Moot Court Team Wins Best Respondents' Brief
Southwestern's team of Britt Karp (SCALE II), Sholom Goodman and Genevieve Younce (both third-year day) won Best Respondents' Brief at the Pepperdine University School of Law National Entertainment Law Moot Court Competition. The team also reached the semi-finals, finishing in the top four out of 26 teams from law schools throughout the country. Southwestern defeated competitors from DePaul University College of Law, University of Wisconsin Law School and George Mason University School of Law.
According to Professor David Fagundes, the team's faculty advisor, "Pepperdine annually hosts the nation's premier entertainment law moot court competition. This year's problem required participants to master complex statutory interpretation and policy issues relating to the Federal Copyright Act. All three team members demonstrated impressive mastery of this challenging subject matter. In both preliminary and elimination rounds, judges singled out oralists Sholi and Genevieve for their poise, professionalism and preparation, while Britt, the team's writer, received glowing praise from tournament directors for her first-place brief."
Younce explained that the brief was approached as a team effort, but gave the most credit to Karp, who served as the head writer and worked diligently to make the brief accessible to readers who were not necessarily copyright experts. Karp also finished the brief while she completed her SCALE finals. "Sholi did a ton of research and really worked hard to understand the problem from every possible angle so that we could include original and creative arguments," Younce said. "And I really worked hard to make sure the brief was presented well, and our language was clear. It was a great collaboration, and we're really proud of the result!"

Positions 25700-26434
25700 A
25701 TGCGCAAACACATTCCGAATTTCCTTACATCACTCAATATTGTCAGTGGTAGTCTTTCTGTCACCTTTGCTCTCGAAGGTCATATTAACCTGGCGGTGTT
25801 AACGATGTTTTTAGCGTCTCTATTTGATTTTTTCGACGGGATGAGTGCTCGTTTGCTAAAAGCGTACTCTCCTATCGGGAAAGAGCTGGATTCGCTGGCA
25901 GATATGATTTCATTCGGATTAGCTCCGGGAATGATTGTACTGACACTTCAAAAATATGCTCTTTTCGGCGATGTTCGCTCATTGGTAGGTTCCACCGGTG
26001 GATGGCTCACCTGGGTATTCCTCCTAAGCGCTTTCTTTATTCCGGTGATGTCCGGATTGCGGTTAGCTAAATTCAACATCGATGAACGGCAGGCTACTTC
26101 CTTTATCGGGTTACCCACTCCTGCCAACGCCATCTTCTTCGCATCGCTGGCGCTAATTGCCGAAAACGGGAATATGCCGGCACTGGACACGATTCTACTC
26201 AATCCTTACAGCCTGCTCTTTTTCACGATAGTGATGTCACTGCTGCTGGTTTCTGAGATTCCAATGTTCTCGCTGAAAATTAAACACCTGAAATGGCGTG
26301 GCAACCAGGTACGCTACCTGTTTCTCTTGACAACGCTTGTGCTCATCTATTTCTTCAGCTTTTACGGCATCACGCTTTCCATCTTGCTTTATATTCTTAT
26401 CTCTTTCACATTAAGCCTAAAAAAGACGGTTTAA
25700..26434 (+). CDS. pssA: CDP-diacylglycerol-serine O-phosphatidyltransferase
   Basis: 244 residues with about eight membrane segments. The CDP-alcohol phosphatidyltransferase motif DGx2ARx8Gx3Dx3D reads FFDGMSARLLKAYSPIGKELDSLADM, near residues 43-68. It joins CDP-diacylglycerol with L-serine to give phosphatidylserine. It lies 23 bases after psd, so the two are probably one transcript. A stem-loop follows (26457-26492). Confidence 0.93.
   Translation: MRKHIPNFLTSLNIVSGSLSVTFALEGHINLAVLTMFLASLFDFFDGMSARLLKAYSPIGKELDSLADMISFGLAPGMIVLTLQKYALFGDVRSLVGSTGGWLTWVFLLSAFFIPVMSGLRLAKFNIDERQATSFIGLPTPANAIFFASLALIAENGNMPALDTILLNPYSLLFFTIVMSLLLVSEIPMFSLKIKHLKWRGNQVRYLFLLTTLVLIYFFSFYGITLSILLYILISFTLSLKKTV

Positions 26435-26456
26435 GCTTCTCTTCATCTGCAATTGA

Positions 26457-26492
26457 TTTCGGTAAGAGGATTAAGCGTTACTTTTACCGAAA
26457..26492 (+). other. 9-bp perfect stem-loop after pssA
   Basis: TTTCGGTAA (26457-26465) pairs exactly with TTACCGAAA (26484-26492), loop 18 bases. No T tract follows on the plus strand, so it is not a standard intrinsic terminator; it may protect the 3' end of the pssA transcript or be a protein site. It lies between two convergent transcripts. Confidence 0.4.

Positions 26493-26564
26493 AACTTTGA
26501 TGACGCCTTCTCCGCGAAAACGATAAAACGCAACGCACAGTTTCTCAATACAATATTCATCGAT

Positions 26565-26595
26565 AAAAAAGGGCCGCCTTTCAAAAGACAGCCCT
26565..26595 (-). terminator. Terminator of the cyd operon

Younce also credited Southwestern's faculty and alumni with helping the team prepare so well for the competition. "Our faculty advisor, Professor Fagundes, several other Southwestern law professors, and some alumni, as well, volunteered their time to judge our practice rounds, which gave us the opportunity to break down the issues even further with their feedback and thoughts," she said. "We would not have been able to do so well without their help! Once we reached competition, Professor Fagundes gave us detailed notes after every round so that we continued to improve throughout the competition."
The problem the team argued and wrote about focused on an artist suing a promotional company for copyright infringement. In an effort to recover losses after a record flopped, the promotional company began selling songs from the album on iTunes, even though the contract with the musician was to only sell physical copies. The artist sued the promotional company for copyright infringement. The problem focused on two emerging issues of copyright law: 1) does copyright registration occur once the application is received by the Copyright Office or after a certificate by the Office is issued and under section 504(c) of the Copyright Act and 2) how many awards of statutory damages are proper for the infringements of the songs in an album if an album is found to be a compilation.